2 Proof of Proposition 1.3. Let V be an affine open subset of Y, and U an affine open subset of X such that ϕ(u) V. Then it clearly suffices to prove ϕ(u) contains an open subset of V, so we have reduced to the affine case. Applying Lemma 1.5, it suffices to prove that the image of X in Y A r contains an open subset, and that the projection morphism Y A r Y is open. For the first assertion, we have that the transcendence degrees of K(X) and K(Y A r ) are equal, so the morphism makes K(X) into an algebraic extension of K(Y A r ). Suppose f 1,..., f m generate A(X) over A(Y A r ). Then each f i is a root of some polynomial g i = j c i,jt j over K(Y A r ), which can assume to be monic. Let h be the product over all i, j of the denominators of c i,j (considering K(Y A r ) as the fraction field of A(Y A r )). We have the induced morphism of open subsets X h (Y A r ) h, and we see that A(X h ) = A(X) h is still generated by the f i over A((Y A r ) h ) = A(Y A r ) h. But each f i is integral over A(Y A r ) h by construction, so by Proposition 1.4, we have that X h surjects onto (Y A r ) h, and thus the image of X contains the open subset (Y A r ) h Y A r. It remains to prove that for any U Y A r open, the image of U under the projection morphism Y A r Y is open (we only need to prove it contains an open subset, but the stronger statement is no harder). Any such U is a union of open subsets of the form (Y A r ) f, for some nonzero f A(Y A r ) = A(Y )[t 1,..., t r ], so we may thus assume that U is of this form. Let I A(Y ) be the ideal generated by the coefficients of f. We claim that the image of U is precisely A(Y ) Z(I). Indeed, given Q Y, if we let Z Q be the preimage of Q in Y A r, we have Z Q = A r, and the inclusion Z Q Y A r is induced by the ring homomorphism A(Y )[t 1,..., t r ] k[t 1,..., t r ] obtained by sending g A(Y ) to g(q). We thus see that f ZQ is obtained by evaluating the coefficients of f at Q, and so Z Q U = Z Q Z(f) is nonempty if and only if f remains nonzero when its coefficients are evaluated at Q, which is precisely equivalent to the condition that Q I. But Q is in the image of U if and only if Z Q U, so we conclude that the image of U is the complement of Z(I), as desired. Chevalley s theorem then follows easily. Proof of Theorem 1.2. Given ϕ : X Y, let Z Y be the closure of ϕ(x); our proof is by induction on dim(z). If dim(z) = 0, then ϕ is constant and there is nothing to show. Otherwise, assume dim(z) = d > 0, and we have the theorem already for dimensions smaller than d. Now, we have a dominant morphism X Z, so let U Z be the maximal open subset of Z contained in ϕ(x); this exists by Proposition 1.3. Then let Z = Z U; this has dimension less than d, and is not necessary a variety, but can be write it as a finite union of varieties Z 1,..., Z m. Similarly, ϕ 1 (Z i ) is not necessarily a variety, but can be written as a finite union of varieties X i,1,..., X i,mi X. We have ϕ(x) = U ϕ(ϕ 1 (Z 1 )) ϕ(ϕ 1 (Z m )) = U i,j ϕ(x i,j ), and by the induction hypothesis each ϕ(x i,j ) is a finite union of subvarieties of Z i Y, so we conclude the theorem. 2. Completeness and limits We now apply our discussion of curves to give a definition for varieties which is analogous to the notion of compactness for topological spaces. We have the opposite problem that we had with the Hausdorff condition: every variety is compact in the Zariski topology, because its underlying topological space is Noetherian. However, the fix is the same as before: we give a rephrasing of the 2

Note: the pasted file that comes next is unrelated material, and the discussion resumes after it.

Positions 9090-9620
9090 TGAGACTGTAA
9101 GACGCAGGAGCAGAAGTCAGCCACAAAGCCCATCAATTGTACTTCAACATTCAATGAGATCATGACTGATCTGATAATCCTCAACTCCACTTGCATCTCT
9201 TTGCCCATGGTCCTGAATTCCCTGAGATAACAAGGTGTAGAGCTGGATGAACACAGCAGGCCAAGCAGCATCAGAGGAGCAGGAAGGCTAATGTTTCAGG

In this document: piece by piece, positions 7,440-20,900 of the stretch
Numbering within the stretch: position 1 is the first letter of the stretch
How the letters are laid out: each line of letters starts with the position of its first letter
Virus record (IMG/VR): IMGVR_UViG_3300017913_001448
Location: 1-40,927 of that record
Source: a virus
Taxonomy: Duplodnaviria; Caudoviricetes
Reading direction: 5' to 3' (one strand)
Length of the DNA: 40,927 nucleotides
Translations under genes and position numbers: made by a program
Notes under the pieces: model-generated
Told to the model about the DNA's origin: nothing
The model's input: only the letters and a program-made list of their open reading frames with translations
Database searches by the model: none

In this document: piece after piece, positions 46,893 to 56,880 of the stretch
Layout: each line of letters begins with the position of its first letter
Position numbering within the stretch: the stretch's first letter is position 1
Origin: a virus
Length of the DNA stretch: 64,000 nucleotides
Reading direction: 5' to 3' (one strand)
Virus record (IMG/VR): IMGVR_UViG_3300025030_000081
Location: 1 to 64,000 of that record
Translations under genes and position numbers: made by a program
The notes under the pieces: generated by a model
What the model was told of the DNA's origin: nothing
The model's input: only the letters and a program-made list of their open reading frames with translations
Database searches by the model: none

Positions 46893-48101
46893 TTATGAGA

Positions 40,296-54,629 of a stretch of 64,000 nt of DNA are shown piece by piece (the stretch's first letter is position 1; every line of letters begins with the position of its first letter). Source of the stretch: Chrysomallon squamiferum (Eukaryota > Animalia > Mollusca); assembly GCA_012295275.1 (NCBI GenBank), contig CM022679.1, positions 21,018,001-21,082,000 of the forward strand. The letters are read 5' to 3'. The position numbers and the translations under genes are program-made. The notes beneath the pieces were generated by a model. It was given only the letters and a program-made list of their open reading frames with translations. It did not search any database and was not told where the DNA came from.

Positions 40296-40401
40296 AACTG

3 compactness condition in topology which will turn out to agree better with our intuition when we apply it to varieties. Exercise 2.1. A topological space X is compact if and only if for every topological space Y, the projection map X Y Y is a closed map. Motivated by this, we define: Definition 2.2. A variety X is complete if for all varieties Y, the projection morphism X Y Y is a closed map. Remark 2.3. One can apply the definition of completeness to prevarieties as well, but it is traditional to reserve the term complete for varieties. This is related to the French tradition that compactness should incorporate the Hausdorff condition as well. One reason for this definition is its relation to closed morphisms: Proposition 2.4. If X is complete, any closed subvariety of X is complete. If we also have Y an arbitrary variety, and ϕ : X Y a morphism, then ϕ is closed. Proof. The first assertion is immediate from the definition, since if Z is closed in X, we have Z Y closed in X Y for any Y. For the second assertion, let Γ = {(x, ϕ(x) : x X} X Y be the graph of ϕ. We can express Γ as the preimage of the diagonal (Y ) Y Y under the morphism ϕ id : X Y Y Y. Since Y is a variety, (Y ) is closed, so Γ is closed. But ϕ(x) is precisely the image of Γ under the projection X Y Y, so we conclude from the completeness hypothesis on X that ϕ(x) is closed. Remark 2.5. This is a natural property for complete varieties to have, since a continuous map from a compact topological space to a Hausdorff space is closed. In fact, this property characterizes complete varieties Nagata proved that every variety can be realized as an open subset of a complete variety, so in particular if X is not complete, the inclusion as an open subset of a complete variety is not a closed mapping. However, the proof of Nagata s theorem is beyond the scope of this course. We wish to give a more intuitive necessary and sufficient criterion for completeness. Because the ideas are closely related, we will also give a more intuitive criterion for a prevariety to be a variety. In the informal language of limits we introduced, we will show that a prevariety is a variety if and only if limits are unique when they exist, and that a variety is complete if and only if limits always exist. An important lemma is the following: Lemma 2.6. Suppose ϕ : X Y is a morphism of prevarieties, and Q Y is in the closure of ϕ(x). Then there exists a nonsingular curve C and P C, and morphisms ψ : C {P } X and ψ : C Y such that ϕ ψ = ψ C {P }, and and ψ(p ) = Q. An intermediate lemmas is the following. Lemma 2.7. Suppose X is a prevariety, U a nonempty open subset, and P X U. Then there exists a subprevariety Z of X which is a curve, such that P Z, and U Z. Proof. It suffices to produce such a Z inside any open neighborhood of P in X, so let V X be an affine open neighborhood of Q. We prove the statement by induction on dim X; if dim X = 1, we simply let Z = X. For dim X > 1, let m P be the maximal ideal of A(V ) corresponding to P, and let I A(V ) be the radical ideal with V U = Z(I). Choose Q 1,..., Q r P in Z(I), with one Q i in each irreducible component of Z(I) having codimension 1 (we may have r = 0). We claim there exists f such that f(p ) = 0, but f(q i ) 0 for all i. 3